• Because the definition of "gifted" would have to be based on their skill at driving, rather than academic achievement (the two don't necessarily go hand in hand- I know several people who didn't get into college and are excellent drivers). The only way to test that ability would be to put them in a car and let them drive, which is kind of akin to giving someone a loaded gun to check how good their aim is. At least when someone skips a school grade they can always be put back again if things don't go to plan. The prices of a wrongly given driving license are far greater.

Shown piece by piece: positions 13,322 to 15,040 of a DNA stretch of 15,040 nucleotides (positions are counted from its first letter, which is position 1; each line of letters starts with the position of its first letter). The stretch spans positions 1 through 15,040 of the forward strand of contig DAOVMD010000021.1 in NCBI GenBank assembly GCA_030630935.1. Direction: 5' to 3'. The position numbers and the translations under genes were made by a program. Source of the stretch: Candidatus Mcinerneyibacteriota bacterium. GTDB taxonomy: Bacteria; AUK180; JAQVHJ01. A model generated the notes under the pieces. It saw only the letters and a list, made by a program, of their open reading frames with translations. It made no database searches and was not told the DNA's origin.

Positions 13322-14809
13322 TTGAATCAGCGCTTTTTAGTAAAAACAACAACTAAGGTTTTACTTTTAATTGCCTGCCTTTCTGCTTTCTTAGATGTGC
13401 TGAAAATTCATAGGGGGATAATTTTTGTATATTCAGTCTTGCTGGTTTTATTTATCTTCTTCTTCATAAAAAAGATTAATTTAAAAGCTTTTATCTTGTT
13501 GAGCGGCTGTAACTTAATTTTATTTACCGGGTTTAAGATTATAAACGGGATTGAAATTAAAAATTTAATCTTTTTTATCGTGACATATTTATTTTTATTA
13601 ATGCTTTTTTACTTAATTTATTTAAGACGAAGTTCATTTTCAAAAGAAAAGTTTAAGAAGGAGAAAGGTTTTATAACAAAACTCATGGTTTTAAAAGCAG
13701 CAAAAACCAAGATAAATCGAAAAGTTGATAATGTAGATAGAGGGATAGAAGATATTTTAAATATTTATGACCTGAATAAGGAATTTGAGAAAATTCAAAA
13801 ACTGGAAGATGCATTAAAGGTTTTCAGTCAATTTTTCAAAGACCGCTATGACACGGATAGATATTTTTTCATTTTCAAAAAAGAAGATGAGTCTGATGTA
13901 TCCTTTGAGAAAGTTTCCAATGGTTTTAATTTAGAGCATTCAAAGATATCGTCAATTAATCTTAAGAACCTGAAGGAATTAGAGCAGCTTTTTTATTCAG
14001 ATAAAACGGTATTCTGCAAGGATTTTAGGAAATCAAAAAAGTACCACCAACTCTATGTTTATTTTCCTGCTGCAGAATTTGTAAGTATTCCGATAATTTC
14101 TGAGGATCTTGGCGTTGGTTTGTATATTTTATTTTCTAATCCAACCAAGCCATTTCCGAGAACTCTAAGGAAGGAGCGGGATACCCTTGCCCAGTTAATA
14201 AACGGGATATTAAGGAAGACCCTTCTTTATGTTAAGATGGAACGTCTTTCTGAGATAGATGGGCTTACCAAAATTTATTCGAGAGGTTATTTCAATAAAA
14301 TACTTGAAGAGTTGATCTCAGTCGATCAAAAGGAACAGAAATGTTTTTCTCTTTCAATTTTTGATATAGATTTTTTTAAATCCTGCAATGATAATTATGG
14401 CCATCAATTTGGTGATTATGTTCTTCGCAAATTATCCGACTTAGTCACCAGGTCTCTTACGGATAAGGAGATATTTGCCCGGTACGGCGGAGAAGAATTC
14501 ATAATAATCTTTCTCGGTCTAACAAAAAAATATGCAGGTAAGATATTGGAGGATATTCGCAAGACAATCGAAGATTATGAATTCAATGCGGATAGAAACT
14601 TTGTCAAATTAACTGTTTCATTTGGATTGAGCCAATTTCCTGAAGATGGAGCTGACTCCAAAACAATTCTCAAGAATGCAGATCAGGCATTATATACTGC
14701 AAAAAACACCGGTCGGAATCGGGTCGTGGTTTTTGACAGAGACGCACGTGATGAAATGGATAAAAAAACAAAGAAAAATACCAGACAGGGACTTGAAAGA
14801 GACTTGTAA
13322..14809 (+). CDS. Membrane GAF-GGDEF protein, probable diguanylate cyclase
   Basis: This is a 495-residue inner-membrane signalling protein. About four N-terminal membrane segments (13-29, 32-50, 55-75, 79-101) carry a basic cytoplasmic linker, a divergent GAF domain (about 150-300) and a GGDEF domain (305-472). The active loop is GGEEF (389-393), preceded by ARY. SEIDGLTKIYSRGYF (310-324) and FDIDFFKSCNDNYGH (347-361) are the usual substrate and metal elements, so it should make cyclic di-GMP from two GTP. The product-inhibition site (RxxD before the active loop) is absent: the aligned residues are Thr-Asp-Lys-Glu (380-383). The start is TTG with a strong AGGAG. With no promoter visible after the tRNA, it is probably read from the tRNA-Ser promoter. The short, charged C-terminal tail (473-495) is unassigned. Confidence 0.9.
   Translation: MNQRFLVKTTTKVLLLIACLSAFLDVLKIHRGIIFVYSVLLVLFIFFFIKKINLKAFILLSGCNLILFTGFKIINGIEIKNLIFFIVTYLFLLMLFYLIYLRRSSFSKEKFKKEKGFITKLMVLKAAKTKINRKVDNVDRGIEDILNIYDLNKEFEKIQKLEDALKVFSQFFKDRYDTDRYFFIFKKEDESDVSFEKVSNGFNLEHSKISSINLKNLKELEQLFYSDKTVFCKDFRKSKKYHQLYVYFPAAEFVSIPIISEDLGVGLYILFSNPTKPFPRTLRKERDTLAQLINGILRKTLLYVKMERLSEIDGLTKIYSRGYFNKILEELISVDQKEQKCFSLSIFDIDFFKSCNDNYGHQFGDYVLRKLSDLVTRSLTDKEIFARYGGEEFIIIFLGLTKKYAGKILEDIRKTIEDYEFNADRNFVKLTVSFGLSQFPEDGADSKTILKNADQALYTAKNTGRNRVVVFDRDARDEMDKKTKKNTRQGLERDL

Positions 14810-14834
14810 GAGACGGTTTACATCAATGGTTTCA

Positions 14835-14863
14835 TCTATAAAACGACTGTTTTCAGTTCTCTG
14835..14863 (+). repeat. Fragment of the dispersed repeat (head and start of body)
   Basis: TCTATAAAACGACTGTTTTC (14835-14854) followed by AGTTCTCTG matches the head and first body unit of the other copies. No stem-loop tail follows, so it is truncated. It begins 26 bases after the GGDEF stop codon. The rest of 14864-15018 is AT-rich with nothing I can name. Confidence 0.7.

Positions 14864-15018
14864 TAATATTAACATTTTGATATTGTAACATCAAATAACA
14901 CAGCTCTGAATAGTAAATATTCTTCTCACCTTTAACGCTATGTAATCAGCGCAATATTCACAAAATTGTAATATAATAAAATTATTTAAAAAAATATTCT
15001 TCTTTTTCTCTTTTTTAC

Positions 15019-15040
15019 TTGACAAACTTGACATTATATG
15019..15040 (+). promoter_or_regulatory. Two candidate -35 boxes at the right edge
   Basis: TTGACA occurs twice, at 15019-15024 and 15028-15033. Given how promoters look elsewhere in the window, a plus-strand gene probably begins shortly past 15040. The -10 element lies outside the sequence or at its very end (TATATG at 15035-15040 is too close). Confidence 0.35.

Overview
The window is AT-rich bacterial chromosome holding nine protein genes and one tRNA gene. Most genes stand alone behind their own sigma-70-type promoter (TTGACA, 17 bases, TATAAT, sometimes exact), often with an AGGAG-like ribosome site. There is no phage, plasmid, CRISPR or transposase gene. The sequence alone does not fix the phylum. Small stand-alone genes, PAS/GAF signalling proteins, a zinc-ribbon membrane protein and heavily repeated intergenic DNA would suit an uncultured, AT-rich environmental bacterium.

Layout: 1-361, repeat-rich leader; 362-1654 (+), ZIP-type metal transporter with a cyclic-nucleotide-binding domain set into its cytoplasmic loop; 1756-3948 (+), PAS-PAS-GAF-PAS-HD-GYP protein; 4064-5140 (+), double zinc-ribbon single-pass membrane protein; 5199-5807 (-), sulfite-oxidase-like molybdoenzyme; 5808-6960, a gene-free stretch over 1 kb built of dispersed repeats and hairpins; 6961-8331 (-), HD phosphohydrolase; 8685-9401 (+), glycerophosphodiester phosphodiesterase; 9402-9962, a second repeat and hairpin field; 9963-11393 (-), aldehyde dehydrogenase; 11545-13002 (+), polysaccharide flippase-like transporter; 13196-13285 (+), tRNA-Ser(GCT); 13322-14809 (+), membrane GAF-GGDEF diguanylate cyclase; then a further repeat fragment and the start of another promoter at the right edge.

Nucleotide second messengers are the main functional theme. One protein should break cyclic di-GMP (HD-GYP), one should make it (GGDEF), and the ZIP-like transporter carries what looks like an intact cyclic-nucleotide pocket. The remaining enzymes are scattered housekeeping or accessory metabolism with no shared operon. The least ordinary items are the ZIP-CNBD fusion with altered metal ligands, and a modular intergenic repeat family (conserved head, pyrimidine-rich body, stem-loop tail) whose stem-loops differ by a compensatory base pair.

• Driving requires an understanding and a level of experience of certain physical forces that we have trusted or assumed to be acquired by about age 16. These forces can be deadly when not given the proper respect. Being gifted does not equal experience. An automobile is clearly a deadly machine and it would be a social irresponsibility to license anyone that is not fully prepared for the skill. At times a driver is faced with sudden unexpected decisions that only a minimum level of wisdom can resolve. Errors while driving can be extremely costly, which is why there are laws, codes, insurances, and consequences for them. Lives and property($$$) are at stake, and one of these is priceless. What will you explain to the parents/loved ones of your victim - - “. . . but I am mentally gifted”. If you are so mentally and academically gifted, you would have researched this question within an authorized forum and answered it for yourself then provided answers for anyone else, such as a truly gifted person does. I was classified as gifted and placed in special education programs such as MGM, PASS, and GATE. I was bussed to the high school while in Jr. High for advanced math and science classes, but I was not born with driving abilities. And although I passed both test at age 16 with perfect scores, I still went on to make several mistakes while on the road. Driving is a skill that is learned and improved through practice. The physical forces and practice nessesary for driving, in an analogy, can almost be compared to a fast intense sport such as basketball (you must maneuver, drive, pass, signal, be defensive at all times, understand apply and utilize the physical forces, practice, be coached like when you get your permit, have good hand-eye motor skills, follow rules, calculate distances and the list goes on). You are academically gifted, does this make you a basketball/sports star? Currently, with so many cars on the road, distractions, personal and self-inflicted pressures, as well as recurring adversities (weather, construction, road conditions, etc.), I truly believe that this responsibility should be changed to age 18. When I signed my license (which is a contract) with DMV I was 16 years old, a minor. Everyone knows that a contract with a minor is invalid. Driving truly is an adult responsibility. Final question for thought, If you are gifted and would like a license early, how late should students that are held back or have a low GPA/test scores wait for a driver's license?